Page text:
A Middle School Principal’s Perspective: Refining and Expanding RTI Implementation

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    Once we finished PSSA testing in the spring, our main goal was to try and keep the momentum going into the remainder of the school year and beyond.  Our RtI model was gaining support beyond our school.  The sixth grade math program that we created was up and running.  All of the social studies teachers were getting trained in Restorative Practices.  Our plan was working almost too efficiently.  As the principal, one of my major concerns was that we would begin to lose our key people to other schools.  While I recognized that being a leader means creating others to follow in our footsteps, I was worried that a loss of a key player would mean a major setback for our program.  Right around this time of the year, my fears became a reality.  One of my assistant principals who helped create our program was promoted to the position of elementary principal in our district.  While I was thrilled for him, I was also worried that it would hurt our program.  What I learned was that he had been working so closely with so many in our school, that there were a number of people capable of stepping in to pick up some of the load when he moved on, thus further proving what a great leader he was and deserving of the promotion.

    Late in the 2008-2009 school year, we received another opportunity that would bring positive recognition for our program.  In June of 2009, we were asked to do an “RTI Talk” for the National Center on Learning Disabilities’ RTI Action Network.  This would turn out to be a great experience for us as it gave us a chance to share the lessons that we were learning while implementing RtI.  It also gave us some positive recognition within our district that we felt was overdue.  Other schools were finally beginning to pay attention to what we were doing.  Anyone who has been through something like that will tell you, it is that type of reinforcement that pumps up a staff and improves morale.  (Of course the honorarium to help support or programs that came with it was appreciated as well!)

    It was such a great experience to spend that time prepping for and participating in the hour-long “chat” that was done over the Internet.  We were able to field a number of great questions that not only helped those asking, but also gave us a chance to take stock in our program and analyze where we stood.  The transcript of that discussion, Effective Teaming and Collaboration within RTI, is available on this website.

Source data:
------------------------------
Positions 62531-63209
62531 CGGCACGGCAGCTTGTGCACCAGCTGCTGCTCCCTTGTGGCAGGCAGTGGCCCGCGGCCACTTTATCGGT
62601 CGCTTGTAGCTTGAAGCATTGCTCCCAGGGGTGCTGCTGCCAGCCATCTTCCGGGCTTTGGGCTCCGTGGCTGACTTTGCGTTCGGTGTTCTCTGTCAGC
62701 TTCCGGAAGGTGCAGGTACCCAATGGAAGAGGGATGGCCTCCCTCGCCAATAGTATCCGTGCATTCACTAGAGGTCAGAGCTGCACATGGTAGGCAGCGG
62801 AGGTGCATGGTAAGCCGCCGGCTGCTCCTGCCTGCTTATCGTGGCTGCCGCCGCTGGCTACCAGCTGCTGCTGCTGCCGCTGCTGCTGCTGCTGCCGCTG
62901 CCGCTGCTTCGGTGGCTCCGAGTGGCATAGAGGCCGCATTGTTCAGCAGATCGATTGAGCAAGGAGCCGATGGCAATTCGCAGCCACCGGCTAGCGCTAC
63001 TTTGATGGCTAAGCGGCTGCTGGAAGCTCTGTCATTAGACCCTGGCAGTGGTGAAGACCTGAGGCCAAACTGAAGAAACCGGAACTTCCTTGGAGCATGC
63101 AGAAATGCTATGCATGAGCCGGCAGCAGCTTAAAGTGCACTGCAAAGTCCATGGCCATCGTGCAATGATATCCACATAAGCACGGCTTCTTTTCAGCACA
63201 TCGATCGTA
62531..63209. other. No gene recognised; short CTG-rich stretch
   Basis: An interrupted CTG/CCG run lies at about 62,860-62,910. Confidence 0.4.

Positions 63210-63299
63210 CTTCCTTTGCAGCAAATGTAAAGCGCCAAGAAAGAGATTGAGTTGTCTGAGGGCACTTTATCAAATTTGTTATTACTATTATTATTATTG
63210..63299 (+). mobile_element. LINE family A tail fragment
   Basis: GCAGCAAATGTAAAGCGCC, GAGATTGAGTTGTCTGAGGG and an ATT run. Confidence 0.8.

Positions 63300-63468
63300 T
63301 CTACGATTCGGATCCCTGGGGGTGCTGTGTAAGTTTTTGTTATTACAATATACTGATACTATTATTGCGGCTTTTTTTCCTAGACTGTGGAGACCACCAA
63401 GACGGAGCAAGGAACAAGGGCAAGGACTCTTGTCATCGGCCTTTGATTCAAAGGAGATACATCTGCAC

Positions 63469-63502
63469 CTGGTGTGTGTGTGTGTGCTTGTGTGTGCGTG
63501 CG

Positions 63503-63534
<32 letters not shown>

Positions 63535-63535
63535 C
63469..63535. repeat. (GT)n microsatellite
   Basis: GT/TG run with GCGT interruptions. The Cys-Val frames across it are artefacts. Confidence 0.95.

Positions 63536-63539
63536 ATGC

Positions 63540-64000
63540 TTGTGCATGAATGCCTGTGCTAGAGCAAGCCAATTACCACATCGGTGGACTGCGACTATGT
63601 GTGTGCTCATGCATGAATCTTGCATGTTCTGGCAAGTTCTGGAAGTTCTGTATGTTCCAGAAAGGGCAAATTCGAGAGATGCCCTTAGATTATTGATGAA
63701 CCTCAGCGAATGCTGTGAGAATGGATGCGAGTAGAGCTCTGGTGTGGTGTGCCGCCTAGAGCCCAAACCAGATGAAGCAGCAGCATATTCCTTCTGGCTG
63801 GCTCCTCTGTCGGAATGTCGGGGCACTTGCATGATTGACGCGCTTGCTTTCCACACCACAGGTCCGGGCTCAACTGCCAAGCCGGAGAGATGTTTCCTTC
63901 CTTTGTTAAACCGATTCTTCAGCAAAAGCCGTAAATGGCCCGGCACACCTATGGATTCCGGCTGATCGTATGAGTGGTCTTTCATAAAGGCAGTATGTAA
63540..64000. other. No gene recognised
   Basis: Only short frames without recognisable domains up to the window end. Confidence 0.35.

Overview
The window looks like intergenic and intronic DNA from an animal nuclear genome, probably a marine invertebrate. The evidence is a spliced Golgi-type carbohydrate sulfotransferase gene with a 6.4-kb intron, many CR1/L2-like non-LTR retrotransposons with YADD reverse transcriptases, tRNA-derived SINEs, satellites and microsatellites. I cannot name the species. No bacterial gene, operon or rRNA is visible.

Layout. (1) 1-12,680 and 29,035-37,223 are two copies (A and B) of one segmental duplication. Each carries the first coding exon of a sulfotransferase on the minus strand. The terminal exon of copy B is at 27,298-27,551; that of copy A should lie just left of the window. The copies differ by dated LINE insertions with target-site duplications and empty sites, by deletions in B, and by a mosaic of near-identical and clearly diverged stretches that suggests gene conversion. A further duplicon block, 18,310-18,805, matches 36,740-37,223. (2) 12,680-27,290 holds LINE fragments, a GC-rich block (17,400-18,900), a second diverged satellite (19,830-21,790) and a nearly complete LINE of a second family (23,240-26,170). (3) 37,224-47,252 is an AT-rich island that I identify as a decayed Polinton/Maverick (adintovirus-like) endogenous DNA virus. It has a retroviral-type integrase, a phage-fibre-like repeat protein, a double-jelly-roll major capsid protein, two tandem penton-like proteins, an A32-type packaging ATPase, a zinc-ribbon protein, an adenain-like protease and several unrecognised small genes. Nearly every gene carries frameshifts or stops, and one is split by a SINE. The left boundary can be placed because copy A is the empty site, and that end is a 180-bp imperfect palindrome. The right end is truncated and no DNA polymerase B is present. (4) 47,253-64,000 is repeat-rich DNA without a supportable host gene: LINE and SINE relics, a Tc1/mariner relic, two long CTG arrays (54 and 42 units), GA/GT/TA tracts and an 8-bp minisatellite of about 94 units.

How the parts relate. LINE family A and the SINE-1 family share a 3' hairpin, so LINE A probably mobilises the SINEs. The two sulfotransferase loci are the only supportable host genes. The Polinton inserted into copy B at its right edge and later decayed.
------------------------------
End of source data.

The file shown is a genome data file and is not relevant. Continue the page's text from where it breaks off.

In reviewing our plan during the RTI Talk, we decided that we needed to come to a decision about some fine-tuning of the program for the following year.  Later that month, we set up training for our seventh and eighth grade staff on the interventions that we would need them to run next year once the program went school-wide.  Teachers were trained in Read Naturally, Rewards, Soar to Success and Corrective Reading (SRA).  So now we would have an “Intervention” period and a “Reading” period in sixth grade.  RtI Small-group and one-to-one interventions would take place during the Intervention period and the Ramp-Up To Literacy instruction would take place during Reading.  The additional math program was also offered during the Reading period for students not in the “Ramp-Up” program.  Other sixth graders would get math intervention during their electives classes with the SuccessMaker math lab in place of a foreign language class.

    In seventh and eighth grade the plan was to use interventions during the reading period (they did not have the extra intervention period because of an extended basic class each day).  The intervention program would take the place of remedial reading.  We also extended the SuccessMaker math program to seventh and eighth grade students in need.  Things were indeed looking up in preparation for year two of implementation.
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